Fire Service chiefs under fire for their response to the February 2011 earthquake want the names of staff giving evidence at a coronial inquest kept secret.
A lawyer acting for the Fire Service today asked Coroner Gordon Matenga for blanket name suppression orders on all personnel scheduled to give evidence at the inquest into the deaths of eight foreign nationals in the CTV building.
They survived the pancake collapse of the six-storey building but could not be rescued from the rubble and twisted steel.
Coroner Matenga said he would consider submissions on the request tomorrow.
A Christchurch Fire Service station officer was set to appear at the inquest, but Mr Matenga said other witnesses would be called until he'd given a ruling on the suppression request.
An independent report released two weeks ago slammed Fire Service chiefs for being disorganised, out of the loop, and failing to support their firefighters in the initial response to the devastating earthquake.
The review by the West Yorkshire Fire & Rescue Service chief executive and Chief Fire Officer found executive officers could have been "better organised, integrated and supportive of operational crews and incident commanders".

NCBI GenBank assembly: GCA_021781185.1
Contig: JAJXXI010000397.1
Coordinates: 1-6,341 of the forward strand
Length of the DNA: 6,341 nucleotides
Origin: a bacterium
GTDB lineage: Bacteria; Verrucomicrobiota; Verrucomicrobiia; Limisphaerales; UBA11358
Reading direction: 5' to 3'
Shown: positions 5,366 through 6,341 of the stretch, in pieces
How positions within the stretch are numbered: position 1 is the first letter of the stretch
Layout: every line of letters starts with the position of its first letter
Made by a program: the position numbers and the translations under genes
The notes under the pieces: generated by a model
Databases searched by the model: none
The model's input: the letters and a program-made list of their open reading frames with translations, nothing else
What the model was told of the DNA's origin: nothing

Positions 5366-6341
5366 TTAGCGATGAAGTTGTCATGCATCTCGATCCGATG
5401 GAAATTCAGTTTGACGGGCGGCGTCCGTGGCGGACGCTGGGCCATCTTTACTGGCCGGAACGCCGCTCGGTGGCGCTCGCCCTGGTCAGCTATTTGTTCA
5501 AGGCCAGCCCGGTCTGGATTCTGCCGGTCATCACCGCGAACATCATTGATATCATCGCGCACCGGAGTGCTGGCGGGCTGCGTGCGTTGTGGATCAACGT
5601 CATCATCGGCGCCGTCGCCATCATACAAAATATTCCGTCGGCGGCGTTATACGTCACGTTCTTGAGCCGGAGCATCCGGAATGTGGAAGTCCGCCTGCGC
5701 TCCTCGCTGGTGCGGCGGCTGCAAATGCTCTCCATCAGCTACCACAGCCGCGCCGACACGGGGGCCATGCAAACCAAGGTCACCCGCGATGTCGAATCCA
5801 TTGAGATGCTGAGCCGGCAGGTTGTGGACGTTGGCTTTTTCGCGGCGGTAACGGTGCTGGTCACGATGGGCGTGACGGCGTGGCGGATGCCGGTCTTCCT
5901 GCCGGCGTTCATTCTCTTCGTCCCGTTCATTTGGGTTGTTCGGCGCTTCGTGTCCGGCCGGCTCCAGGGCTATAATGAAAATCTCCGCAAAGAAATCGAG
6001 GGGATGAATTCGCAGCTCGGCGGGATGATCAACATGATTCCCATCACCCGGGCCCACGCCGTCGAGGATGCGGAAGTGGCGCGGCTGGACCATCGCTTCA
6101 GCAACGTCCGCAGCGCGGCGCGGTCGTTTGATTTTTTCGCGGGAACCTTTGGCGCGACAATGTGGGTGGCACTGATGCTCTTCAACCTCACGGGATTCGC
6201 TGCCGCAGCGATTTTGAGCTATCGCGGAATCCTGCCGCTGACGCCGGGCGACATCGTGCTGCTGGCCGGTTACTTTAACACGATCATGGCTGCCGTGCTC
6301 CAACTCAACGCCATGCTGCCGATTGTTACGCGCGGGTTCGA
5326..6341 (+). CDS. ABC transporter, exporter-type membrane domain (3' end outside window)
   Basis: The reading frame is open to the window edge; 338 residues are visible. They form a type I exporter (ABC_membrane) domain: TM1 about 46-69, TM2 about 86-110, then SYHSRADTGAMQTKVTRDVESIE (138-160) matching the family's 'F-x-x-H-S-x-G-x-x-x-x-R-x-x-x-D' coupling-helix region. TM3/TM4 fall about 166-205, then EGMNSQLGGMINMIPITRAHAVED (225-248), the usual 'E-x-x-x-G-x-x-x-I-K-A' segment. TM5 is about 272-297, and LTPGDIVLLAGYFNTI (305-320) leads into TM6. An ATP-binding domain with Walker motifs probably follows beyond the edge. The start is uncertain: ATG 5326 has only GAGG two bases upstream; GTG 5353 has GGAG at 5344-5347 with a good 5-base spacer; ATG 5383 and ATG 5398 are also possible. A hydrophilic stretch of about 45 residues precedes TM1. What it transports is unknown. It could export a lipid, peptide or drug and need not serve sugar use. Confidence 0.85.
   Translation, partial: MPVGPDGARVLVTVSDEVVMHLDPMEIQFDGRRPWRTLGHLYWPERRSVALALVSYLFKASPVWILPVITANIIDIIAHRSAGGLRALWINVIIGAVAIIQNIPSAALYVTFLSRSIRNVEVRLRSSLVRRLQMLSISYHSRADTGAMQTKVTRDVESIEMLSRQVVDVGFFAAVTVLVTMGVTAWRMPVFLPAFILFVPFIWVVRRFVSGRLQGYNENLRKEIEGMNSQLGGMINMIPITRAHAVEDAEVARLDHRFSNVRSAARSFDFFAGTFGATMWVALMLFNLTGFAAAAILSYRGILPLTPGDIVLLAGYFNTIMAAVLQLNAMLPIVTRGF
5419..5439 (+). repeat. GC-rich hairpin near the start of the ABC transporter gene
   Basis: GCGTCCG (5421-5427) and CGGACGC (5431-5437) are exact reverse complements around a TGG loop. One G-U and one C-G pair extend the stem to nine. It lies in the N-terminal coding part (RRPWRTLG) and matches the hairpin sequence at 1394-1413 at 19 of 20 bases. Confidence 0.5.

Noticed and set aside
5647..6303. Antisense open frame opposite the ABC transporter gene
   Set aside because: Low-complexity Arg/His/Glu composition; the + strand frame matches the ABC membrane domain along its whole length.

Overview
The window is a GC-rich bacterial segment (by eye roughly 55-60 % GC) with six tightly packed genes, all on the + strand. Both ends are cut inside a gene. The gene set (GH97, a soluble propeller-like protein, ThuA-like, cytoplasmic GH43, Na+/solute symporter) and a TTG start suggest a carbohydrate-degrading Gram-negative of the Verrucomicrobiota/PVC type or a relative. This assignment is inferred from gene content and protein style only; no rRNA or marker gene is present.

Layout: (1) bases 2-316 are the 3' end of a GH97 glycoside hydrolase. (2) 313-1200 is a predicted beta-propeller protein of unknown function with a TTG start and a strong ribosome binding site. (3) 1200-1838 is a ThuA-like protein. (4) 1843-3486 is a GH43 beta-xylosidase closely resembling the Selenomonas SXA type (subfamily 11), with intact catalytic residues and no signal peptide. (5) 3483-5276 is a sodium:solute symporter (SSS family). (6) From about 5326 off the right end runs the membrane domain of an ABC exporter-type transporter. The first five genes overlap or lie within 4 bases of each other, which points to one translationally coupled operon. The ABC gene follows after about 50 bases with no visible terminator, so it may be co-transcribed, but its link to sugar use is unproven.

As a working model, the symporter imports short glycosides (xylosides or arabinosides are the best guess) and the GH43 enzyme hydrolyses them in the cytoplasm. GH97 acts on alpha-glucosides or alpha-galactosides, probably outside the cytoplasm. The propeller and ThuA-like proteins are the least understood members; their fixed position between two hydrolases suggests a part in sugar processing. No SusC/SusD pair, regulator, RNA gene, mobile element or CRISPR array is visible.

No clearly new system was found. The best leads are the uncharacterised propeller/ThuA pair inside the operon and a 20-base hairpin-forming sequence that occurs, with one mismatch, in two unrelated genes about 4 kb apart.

In earlier evidence at the inquest, the first police officer at the scene said emergency services trying to find people still alive in the collapsed CTV building should have set up a command structure.
Sergeant Mike Brooklands said rescuers should have been able to share information as it became available.
"We should have set up a system of reporting - a command structure - at a point where everyone knew to come for information," he said.
"That was probably one of our failings."
Sergeant Brooklands said there was a lot happening at the time but in hindsight a command structure would have helped co-ordinate rescue efforts.
He said emergency services went into an organised panic and there was no way of prioritising where resources should go.
When Urban Search and Rescue teams joined other emergency services at the CTV site the efforts of those already working to find those trapped were "hampered".
The USAR staff had a greater risk aversity where earlier civilians and police just climbed on board to help.
Detective Sergeant Mark Keane, who joined Sergeant Brooklands about 10 minutes after the 6.3 magnitude quake, said he thought Sergeant Brooklands had done a fantastic job but in hindsight he felt more senior police should have taken command.
He agreed it "would have been good" if a command structure had been set up.